If your brakes are getting spongy, you might try bleeding your brakes. But what happens if you can’t build pressure when bleeding brakes, despite several tries? Read on to know what to do.
Air or moisture inside your brake fluid makes your brakes soft and, therefore, ineffective for braking. Bleeding brakes is the process of opening the small valve of the caliper or the wheel cylinder and allow the brake fluid to go out of the system. Bleeding removes air and moisture from your brake fluid, making your brakes healthy again.
One very common problem that our readers ask us is that they can’t build pressure when bleeding brakes. It’s frustrating when you bleed your brakes several times, but you still find your pedal spongy and sinking to the floor. This Indicates your brake pedal still does not have sufficient pressure to stop the vehicle, which can be very dangerous for the driver and those near them.
There can be several reasons for pressure not building on your brake pedal. This article will list some of the reasons for not building pressure even after bleeding brakes. I hope it will help you in solving this problem.
Why Do You Need To Bleed Your Brakes?
The brakes lines of your vehicle contain brake fluid. This fluid is essential in transmitting force from the brake pedal to the brake pads and caliper, which finally helps in slowing down and stopping your vehicle.
But when the air enters into your braking system, then your brake fails to stop the vehicle. Now the question comes how does the air enter into the system? The air may enter while cleaning the master cylinder or while cleaning the piston inside the caliper.
Again, the brake is hygroscopic by nature. When you use your vehicle brakes often, then it may heat the brake fluid. The water inside the brake fluid will also boil and convert into steam. This steam or vapor gets trapped inside your brake fluid, causing this problem.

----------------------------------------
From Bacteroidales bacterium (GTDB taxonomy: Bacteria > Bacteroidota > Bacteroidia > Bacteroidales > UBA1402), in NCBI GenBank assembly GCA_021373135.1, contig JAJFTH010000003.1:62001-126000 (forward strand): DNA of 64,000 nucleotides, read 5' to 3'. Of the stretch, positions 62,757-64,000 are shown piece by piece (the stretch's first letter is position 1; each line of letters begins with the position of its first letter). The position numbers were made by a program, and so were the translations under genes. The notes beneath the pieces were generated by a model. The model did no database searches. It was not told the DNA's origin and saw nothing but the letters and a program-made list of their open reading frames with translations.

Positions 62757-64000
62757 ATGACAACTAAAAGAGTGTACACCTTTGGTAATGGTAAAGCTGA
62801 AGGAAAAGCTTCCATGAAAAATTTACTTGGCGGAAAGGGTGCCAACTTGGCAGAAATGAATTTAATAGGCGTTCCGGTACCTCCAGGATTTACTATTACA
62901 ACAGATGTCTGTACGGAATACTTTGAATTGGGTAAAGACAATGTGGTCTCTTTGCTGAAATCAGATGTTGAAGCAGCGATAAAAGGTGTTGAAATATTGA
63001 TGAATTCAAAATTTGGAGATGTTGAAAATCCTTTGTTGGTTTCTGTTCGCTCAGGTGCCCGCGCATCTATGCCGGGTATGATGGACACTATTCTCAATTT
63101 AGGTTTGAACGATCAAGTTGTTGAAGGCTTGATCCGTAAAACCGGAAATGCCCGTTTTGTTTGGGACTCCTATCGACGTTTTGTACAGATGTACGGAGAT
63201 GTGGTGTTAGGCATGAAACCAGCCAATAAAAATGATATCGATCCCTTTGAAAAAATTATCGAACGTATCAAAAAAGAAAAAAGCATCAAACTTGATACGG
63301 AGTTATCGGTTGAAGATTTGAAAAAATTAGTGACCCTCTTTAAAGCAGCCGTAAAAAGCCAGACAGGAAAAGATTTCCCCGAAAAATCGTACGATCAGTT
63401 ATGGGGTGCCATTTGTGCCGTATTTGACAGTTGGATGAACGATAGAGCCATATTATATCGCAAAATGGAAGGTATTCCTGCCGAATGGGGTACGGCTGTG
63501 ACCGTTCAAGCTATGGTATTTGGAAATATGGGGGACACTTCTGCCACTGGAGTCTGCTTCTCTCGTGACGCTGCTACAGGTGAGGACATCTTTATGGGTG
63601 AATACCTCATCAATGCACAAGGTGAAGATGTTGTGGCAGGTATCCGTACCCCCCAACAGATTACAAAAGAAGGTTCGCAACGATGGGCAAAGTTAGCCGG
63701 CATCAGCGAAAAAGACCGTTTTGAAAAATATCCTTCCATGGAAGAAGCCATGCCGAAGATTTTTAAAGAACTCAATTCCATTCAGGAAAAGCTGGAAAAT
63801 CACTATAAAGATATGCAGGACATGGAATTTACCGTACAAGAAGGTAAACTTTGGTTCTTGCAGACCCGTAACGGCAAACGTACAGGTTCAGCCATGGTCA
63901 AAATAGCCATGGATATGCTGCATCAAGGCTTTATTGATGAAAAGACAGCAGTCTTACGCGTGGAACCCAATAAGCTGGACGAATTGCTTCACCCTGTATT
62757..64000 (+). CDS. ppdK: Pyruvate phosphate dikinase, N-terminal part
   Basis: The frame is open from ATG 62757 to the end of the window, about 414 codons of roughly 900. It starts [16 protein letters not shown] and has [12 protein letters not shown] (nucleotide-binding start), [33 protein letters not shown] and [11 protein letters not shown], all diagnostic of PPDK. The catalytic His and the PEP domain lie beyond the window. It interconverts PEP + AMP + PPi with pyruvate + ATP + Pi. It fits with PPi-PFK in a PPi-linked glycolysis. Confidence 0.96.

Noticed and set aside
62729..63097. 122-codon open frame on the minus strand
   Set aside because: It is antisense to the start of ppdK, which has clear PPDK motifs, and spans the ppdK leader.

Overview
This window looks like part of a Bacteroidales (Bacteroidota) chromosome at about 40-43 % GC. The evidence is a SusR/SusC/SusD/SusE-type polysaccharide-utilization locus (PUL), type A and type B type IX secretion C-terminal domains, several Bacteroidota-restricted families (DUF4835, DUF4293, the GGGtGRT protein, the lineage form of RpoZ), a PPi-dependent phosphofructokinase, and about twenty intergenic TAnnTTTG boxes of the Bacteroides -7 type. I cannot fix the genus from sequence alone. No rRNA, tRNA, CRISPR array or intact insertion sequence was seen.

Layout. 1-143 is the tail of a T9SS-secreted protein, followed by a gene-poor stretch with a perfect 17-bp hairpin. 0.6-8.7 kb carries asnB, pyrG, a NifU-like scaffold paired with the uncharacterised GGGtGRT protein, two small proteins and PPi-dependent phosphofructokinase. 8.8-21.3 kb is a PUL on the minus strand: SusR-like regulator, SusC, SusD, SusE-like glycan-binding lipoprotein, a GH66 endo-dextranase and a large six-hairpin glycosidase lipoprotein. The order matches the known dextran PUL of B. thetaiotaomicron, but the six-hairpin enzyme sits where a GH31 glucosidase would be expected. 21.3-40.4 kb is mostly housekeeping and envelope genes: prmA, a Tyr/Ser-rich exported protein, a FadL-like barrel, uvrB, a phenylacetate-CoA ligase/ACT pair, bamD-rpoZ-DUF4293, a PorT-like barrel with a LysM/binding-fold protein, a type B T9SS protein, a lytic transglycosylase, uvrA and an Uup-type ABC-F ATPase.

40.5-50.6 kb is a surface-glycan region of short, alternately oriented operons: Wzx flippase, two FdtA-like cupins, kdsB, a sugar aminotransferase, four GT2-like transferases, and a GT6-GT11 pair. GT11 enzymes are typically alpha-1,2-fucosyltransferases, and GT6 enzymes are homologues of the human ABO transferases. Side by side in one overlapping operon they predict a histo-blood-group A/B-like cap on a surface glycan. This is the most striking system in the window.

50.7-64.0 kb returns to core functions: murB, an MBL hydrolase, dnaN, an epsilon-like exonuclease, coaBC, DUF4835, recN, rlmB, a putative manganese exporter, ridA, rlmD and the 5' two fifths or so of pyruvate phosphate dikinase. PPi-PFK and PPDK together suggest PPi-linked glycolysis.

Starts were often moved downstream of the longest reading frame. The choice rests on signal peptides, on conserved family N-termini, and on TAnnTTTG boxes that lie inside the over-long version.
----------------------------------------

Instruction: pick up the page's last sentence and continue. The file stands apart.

Why Can’t You Build Pressure When Bleeding Brakes?
#1. There May Still Be Trapped Air Inside Your System
Whenever you notice sponginess in the brakes, you may try to bleed the brakes. Many people try the manual syringe method to remove the excess air. When they do not notice any air bubbles from the valve, they think they have completed the bleeding process.
But that is not always true. There may be some tiny air bubbles inside the brake lines, causing your brake pedal to sink to the floor.
For instance, air traps inside the brake lines and buoyant air will not go down to the caliper. So, you get spongy brakes but are unable to remove the air from the brake lines.
Well, bleeding the brakes is not a tough job. But incorrect bleeding may cause serious problems. So I have listed some solutions for you.
- You need first to bleed your master cylinder and then move to the brakes.
- Tighten the bleeding screw and keep on pumping till all the air comes out.
- You can take your vehicle to the technician or nearby garage, and he will repeat the bleeding procedure.
- If you are trying to remove the trapped air manually, you need to repeat the bleeding procedure more than three times. Remember, patience is essential in this procedure.
- Whenever you bleed the brakes manually, then try to bleed one caliper at a time. Remember to start from the caliper, which is far from the master cylinder.
- All the fittings should be completely tight, and there should not be leakage of brake fluid anywhere from the system. But if you notice leaks, then disassemble the leaking connection. Inspect and stop the leakage and then once again reinstall it.
- You bleed the air from each of your wheels till all the air comes out.
- The reservoir should have fluid at all times while bleeding.
- You can try other bleeding methods to remove the excess air, like the gravity bleeding method, which is one of the easiest ways to bleed brakes.
#2. Damaged Brake Lines